Last Updated on January 21, 2024
Congress’s quest for a hand in college athletics continued Thursday during a hearing titled “NIL Playbook: Proposal to Protect Student Athletes’ Dealmaking Rights” hosted by the House Energy and Commerce Committee. In attendance were witnesses including NCAA President Charlie Baker, Missouri Valley Conference Commissioner Jeff Jackson, Associate Clinical Professor of History at Arizona State Dr. Victoria Jackson and three DI student-athletes.
The hearing focused on several aspects of committee chair Rep. Gus Bilirakis’ (R-Fla.) FAIR College Sports Act, which received a partisan response throughout the day. One of the issues Bilirakis and Baker happened to agree upon concerned student-athlete employment, which the FAIR Act stipulates is prohibited, “notwithstanding any other provision of Federal or State law.”
“We would like to work with Congress to codify current regulatory guidance into law by granting student-athletes special status that would affirm they are not employees of an institution,” Baker said in his written testimony. “This would create consistency across public and private institutions, protect the Olympic pipeline, and safeguard equitable, sustainable access for the more than 500,000 student-athletes, including international student-athletes and those student-athletes at under-resourced schools, most Historically Black Colleges and Universities, and all Divisions II and III schools.”
Mr. Jackson also emphasized that in a conference like his own, consisting of smaller, less-resourced DI programs, classifying student-athletes as employees would make the current financial model unattainable. Rep. Larry Bucshon (R-Ind.) also agreed with the clarification, citing the 2015 Northwestern case in which members of the Wildcat Football program tried and failed to unionize.
Rep. Jan Schakowsky (D-Ill.) also referenced the Northwestern situation in her opening remarks, mentioning how the group was concerned about many of the same things today’s student-athletes and NIL reform advocates are such as healthcare and athlete compensation.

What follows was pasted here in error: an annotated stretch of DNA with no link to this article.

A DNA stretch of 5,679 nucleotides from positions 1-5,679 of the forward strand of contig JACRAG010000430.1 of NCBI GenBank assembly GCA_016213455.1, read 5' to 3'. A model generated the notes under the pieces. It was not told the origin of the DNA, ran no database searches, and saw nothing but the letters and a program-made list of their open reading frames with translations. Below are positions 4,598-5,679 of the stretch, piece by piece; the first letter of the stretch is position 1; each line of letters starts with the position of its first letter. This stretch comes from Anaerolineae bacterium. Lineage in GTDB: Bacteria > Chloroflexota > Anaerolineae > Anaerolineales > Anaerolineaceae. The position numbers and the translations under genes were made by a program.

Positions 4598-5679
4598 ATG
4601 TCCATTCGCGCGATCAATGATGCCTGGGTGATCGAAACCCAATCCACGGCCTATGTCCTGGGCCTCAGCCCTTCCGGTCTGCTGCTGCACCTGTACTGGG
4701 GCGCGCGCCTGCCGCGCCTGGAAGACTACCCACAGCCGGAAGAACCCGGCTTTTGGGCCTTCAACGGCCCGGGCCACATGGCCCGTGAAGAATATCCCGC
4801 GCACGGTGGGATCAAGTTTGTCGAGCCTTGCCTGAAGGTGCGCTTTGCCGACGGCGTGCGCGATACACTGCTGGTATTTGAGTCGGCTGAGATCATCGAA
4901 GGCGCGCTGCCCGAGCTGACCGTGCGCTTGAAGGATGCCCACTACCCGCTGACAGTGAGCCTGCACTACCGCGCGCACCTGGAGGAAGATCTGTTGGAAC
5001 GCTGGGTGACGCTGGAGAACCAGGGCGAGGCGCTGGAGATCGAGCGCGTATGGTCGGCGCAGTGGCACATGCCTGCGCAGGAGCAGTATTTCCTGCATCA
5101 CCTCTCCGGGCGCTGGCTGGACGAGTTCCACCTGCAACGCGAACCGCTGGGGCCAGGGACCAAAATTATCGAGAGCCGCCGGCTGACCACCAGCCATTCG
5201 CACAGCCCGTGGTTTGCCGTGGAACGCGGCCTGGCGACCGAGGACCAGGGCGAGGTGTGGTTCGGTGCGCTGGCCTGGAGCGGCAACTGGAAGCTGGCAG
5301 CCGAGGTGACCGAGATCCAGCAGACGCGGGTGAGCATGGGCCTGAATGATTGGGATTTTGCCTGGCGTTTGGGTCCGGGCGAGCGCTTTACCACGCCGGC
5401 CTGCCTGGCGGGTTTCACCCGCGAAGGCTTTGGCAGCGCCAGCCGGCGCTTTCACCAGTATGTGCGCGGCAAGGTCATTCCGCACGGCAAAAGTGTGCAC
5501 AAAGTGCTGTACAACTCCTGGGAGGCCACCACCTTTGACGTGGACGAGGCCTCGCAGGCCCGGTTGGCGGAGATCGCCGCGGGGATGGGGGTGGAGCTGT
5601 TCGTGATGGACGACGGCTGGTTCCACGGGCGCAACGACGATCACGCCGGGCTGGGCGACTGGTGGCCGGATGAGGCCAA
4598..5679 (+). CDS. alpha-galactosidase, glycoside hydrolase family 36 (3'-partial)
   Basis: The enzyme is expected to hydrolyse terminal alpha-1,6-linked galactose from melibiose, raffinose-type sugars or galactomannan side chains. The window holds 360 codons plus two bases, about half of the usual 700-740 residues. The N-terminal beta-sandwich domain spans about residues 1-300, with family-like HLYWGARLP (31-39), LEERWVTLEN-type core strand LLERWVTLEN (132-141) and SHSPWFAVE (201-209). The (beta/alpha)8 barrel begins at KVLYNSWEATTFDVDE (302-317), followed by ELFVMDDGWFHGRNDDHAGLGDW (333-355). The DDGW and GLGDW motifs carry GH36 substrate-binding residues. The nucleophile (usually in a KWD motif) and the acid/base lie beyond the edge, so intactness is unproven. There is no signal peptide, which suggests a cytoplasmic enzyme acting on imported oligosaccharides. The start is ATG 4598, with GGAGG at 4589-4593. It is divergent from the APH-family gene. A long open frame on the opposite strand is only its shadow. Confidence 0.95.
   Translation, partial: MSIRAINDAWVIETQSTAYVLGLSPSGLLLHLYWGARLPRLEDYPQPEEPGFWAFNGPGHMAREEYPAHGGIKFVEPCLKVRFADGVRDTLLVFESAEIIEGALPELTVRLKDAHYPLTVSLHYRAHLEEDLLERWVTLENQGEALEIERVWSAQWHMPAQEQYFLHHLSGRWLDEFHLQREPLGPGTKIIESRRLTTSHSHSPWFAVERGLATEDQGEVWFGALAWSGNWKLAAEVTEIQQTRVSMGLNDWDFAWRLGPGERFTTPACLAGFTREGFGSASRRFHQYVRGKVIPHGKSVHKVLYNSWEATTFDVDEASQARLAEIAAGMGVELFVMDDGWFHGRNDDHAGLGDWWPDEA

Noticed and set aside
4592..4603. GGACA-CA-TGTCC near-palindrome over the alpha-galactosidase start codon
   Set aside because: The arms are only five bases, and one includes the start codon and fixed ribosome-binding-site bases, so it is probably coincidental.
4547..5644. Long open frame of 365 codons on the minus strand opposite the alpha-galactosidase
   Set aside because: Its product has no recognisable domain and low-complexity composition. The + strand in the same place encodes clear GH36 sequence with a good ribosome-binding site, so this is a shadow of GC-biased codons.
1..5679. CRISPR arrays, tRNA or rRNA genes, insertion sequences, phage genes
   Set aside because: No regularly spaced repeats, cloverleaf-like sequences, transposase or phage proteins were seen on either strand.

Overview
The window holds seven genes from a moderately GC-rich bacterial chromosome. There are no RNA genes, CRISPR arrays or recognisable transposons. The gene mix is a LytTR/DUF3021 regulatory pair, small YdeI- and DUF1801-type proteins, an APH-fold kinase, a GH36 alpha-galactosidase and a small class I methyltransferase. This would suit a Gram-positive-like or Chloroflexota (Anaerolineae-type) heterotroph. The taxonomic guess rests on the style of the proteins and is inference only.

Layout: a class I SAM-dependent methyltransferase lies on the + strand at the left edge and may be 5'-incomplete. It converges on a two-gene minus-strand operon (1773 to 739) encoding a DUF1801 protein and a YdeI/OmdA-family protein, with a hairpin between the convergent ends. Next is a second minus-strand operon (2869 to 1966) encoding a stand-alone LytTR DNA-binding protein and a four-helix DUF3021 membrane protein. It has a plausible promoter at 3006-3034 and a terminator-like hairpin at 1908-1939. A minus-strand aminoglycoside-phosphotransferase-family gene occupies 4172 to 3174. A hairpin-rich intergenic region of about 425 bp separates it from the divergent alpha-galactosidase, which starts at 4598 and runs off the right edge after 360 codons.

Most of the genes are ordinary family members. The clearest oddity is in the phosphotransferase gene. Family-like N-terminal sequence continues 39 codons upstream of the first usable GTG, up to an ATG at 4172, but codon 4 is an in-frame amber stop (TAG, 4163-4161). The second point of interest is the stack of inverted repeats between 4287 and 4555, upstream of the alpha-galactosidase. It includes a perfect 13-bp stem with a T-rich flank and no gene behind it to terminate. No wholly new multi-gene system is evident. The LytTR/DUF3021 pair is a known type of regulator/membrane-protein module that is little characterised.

For some student-athletes, such as witness Chase Griffin, a quarterback at UCLA, compensation through NIL has been life-changing in many positive ways. The senior said in his written testimony he has so far entered into “over 40 NIL deals with companies based in a dozen states,” adding he hasn’t had trouble operating amid conflicting state laws.
Griffin strongly opposes the FAIR Act, stating it “creates a new politically appointed bureaucracy and unprecedented regulatory obstacles for college students.” He notes that the bill contains over 200 negative references to NIL and restricts third parties like small businesses and advertisers to a point where they may not even try to work with student-athletes due to the effort. While the idea behind these restrictions in the FAIR Act was to limit collectives and boosters from taking advantage of student-athletes, they might have ulterior effects on other entities attempting to facilitate deals.
Griffin submitted poll results in his testimony from a survey conducted by The Athlete’s Bureau, a newsletter he started. Rep. Lori Trahan (D-Ma.) asked him about those results, specifically, about what group of people athletes trust the least. His answer? “Congress.”
The FAIR Act would create a US Intercollegiate Athletics Commission (USIAC) to oversee NIL dealings, expanding government into a sphere Griffin emphasizes does not want Congress involved. However, the lack of federal standards does pose difficulty for smaller, mid-major schools said Meredith Page, a witness and current volleyball player at Radford University.
What’s most important for those mid-major schools, Mr. Jackson said, is access to competition, which can happen with or without federal regulations. But, clarity on what is and is not considered inducement, as collectives tend to be involved in, is important so a lack of transparency does not become an issue.
A worry for student-athlete Kaitlin Tholl, a softball player at Michigan, is the idea that collectives will induce players to transfer or attend their school when there might not be any money left for them when they arrive.
The FAIR Act seeks to limit this by placing a buffer on how many days after a student enrolls a collective or agent may contact them in addition to prohibiting inducement-based transfers. Baker’s proposed Project DI also seeks to mitigate this by removing restrictions on schools working with student-athletes, allowing them to act as collectives by compensating student-athletes themselves.
This is a controversial proposal that is still being developed by the DI Council, but the sentiment remains that more transparency is needed from all sides of the NIL spectrum to make the space as safe as it can be for student-athletes.
A focus of the hearing was also what the Fair ACT did not include — healthcare provisions, addressing Title IX and the issue of international athletes not being able to participate in NIL. Rep. Trahan brought up these concerns as did Baker, mentioning their importance in whatever the resolution may be.
For now, there isn’t a clear consensus between Congress, the NCAA representatives and the student-athletes on what the NIL landscape should look like. What Griffin did encourage Congress to do, though, is to continue researching and listening to the voices of the student-athletes, as they’re the ones primarily affected in the end.